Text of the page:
Felix (consul 428)

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Left leaf of the consular diptych of Flavius Felix

Flavius Felix (died 430) was a general of the Western Roman Empire, who reached the prominent rank of patrician before being killed probably by order of Flavius Aetius. For his consulate, in 428, he issued some consular diptychs, one of which has been preserved until modern times.

Felix served during the reign of emperors Valentinian III and Theodosius II. Between 425 (year in which he was made patricius) and 429 he served as magister utriusque militae in defense of Italy, but despite a brief mention of one of his military actions in the Notitia Dignitatum, his subordinates Bonifacius and Flavius Aetius were considered more significant in this regard.[1] In 426 he ordered the death of Patroclus, bishop of Arelate, and of Titus, deacon in Rome. The following year he opposed Bonifacius' rebellion in Northern Africa sending some troops to this province. This force was defeated by the troops loyal to Bonifacius.[2]

In 428 he was elected consul for the West. In May 430, Felix, his wife Padusia and a deacon named Grunnitus were murdered in Basilica Ursiana in Ravenna for reasons that are not clear.[3] Priscus suggests Felix was accused of plotting against Aetius with the emperor's mother Galla Placidia and was killed by order of Aetius himself.[4]

His carved ivory consular diptych is notable for depicting his clothing in great detail. The diptych, believed to be the earliest yet known,[5] survived intact until the French Revolution, when the right leaf was stolen; it is now believed lost.[6]

According to a recent reconstruction of his familial bonds, he was an ancestor of Felix, Consul in 511, and a son of Ennodius. Born about 380 he might have been the man who was the husband of a daughter (born 385) of Agricola, Consul of Rome in 421 and perhaps the father of Emperor Avitus, being the parents of Magnus, Consul of Rome in 460 and Felix Ennodius, Proconsul in Africa in ca 420 or 423.[7]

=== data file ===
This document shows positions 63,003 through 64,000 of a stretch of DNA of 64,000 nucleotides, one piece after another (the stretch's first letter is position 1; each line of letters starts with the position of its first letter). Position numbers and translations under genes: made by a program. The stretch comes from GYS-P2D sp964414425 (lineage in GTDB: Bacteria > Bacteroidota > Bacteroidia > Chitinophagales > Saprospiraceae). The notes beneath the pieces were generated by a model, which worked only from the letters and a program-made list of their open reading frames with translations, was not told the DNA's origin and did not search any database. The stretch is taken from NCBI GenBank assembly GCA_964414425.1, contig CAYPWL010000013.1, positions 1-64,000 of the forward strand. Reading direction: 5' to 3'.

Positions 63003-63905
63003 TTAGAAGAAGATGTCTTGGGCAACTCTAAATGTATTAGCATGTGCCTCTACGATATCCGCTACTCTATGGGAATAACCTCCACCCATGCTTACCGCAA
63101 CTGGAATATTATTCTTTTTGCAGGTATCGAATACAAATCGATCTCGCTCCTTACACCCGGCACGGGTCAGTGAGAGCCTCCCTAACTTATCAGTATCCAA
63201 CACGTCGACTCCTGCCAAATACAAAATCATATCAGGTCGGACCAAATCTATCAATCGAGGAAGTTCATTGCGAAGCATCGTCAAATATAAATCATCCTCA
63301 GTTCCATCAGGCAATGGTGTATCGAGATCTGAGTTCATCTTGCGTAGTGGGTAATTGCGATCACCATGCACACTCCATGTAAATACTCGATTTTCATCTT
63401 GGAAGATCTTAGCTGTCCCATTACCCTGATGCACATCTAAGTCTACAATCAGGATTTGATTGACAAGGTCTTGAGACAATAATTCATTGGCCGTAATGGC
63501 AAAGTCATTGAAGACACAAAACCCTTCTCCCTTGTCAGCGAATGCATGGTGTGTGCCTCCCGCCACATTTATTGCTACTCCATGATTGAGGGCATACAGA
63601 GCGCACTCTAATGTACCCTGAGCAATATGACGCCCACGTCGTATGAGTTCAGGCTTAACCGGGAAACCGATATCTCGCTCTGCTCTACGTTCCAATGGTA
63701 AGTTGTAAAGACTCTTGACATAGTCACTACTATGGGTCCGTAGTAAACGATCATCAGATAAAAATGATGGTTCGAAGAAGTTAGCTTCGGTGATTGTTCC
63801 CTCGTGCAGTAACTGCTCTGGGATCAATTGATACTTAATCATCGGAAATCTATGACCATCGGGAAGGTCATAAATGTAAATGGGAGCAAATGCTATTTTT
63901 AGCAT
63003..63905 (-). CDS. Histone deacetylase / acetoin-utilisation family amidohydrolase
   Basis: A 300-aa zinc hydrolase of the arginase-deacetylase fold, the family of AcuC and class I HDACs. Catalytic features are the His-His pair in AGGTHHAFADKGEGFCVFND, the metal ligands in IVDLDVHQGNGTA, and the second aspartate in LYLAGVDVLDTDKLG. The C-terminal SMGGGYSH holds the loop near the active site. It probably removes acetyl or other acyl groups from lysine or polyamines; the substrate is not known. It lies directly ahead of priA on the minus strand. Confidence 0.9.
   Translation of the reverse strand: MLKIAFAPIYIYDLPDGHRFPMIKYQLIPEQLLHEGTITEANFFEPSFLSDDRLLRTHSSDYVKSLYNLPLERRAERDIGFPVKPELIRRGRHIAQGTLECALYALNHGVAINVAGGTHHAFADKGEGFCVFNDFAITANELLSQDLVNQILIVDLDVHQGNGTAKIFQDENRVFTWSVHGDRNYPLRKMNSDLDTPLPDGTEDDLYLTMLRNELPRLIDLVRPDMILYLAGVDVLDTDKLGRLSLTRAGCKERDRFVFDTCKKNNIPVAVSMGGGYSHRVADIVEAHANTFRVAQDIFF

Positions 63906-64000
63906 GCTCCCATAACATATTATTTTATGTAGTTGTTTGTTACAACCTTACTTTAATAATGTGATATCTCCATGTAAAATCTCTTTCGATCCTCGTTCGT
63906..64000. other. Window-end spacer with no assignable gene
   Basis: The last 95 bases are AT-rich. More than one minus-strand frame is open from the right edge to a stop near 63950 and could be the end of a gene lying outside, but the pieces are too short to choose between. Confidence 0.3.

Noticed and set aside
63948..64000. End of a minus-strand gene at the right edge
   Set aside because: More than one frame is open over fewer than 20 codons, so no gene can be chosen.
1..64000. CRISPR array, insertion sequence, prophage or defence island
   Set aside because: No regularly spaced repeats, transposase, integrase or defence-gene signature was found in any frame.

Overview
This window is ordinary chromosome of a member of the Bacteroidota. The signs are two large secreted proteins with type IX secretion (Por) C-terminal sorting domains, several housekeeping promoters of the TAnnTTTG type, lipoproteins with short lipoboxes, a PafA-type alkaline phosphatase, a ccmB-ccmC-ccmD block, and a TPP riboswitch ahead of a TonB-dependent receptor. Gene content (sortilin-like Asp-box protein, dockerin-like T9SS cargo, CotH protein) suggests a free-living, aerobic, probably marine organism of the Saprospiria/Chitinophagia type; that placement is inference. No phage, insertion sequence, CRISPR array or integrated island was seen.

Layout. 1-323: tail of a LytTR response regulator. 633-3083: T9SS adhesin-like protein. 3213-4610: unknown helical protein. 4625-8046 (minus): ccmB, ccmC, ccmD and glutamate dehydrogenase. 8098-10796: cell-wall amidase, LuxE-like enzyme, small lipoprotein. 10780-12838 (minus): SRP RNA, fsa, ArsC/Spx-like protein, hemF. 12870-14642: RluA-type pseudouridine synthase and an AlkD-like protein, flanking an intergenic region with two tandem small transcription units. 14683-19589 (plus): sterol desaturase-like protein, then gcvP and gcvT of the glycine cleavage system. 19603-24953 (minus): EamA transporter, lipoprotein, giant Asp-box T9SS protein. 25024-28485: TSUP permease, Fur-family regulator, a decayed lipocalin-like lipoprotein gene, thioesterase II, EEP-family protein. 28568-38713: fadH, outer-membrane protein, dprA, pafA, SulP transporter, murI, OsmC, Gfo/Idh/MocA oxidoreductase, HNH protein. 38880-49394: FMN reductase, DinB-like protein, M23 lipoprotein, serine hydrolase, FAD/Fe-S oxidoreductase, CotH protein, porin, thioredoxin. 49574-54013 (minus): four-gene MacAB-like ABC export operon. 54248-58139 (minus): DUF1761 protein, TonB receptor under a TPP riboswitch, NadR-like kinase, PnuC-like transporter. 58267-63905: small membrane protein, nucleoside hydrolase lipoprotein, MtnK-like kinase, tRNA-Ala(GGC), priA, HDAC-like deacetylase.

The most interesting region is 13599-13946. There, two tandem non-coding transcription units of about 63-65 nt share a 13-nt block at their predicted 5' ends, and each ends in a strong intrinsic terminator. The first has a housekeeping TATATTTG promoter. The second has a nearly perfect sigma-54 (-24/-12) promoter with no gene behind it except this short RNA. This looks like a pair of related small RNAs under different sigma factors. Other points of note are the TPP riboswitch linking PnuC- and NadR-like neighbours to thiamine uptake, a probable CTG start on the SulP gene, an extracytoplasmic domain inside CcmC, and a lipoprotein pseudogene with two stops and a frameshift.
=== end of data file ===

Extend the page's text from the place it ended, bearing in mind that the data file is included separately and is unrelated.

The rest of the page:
References[edit]

  1. ^ Bury, John Bagnall (1923). History of the Later Roman Empire. Macmillan. pp. 240ff. Retrieved 2007-05-07.
  2. ^ Adrian Goldsworthy, The Fall of the West: The Slow Death of the Roman Superpower, Orion Books Ltd, London. Paperback Edition, 2010, p.328.
  3. ^ McEvoy, Meaghan (2013). Child Emperor Rule in the Late Roman West, AD 367-455. Oxford University Press. p. 247. ISBN 9780199664818.
  4. ^ John of Antioch, fragment 201.3; translated by C.D Gordon, The Age of Attila: Fifth Century Byzantium and the Barbarians (Ann Arbor: University of Michigan, 1966), p. 50
  5. ^ "Consular diptych". The Grove Dictionary of Art. Macmillan. 2000. Retrieved 2007-05-07.
  6. ^ Kunz, George Frederick (1916). Ivory and the Elephant in Art, in Archaeology, and in Science. Doubleday.
  7. ^ Christian Settipani, Continuite Gentilice et Continuite Familiale Dans Les Familles Senatoriales Romaines A L'epoque Imperiale, Mythe et Realite, Addenda I - III (juillet 2000- octobre 2002) (n.p.: Prosopographica et Genealogica, 2002).

Bibliography[edit]

Political offices
Preceded by Roman consul
428, with Taurus
Succeeded by
Military offices
Preceded by Magister militum
425–429
Succeeded by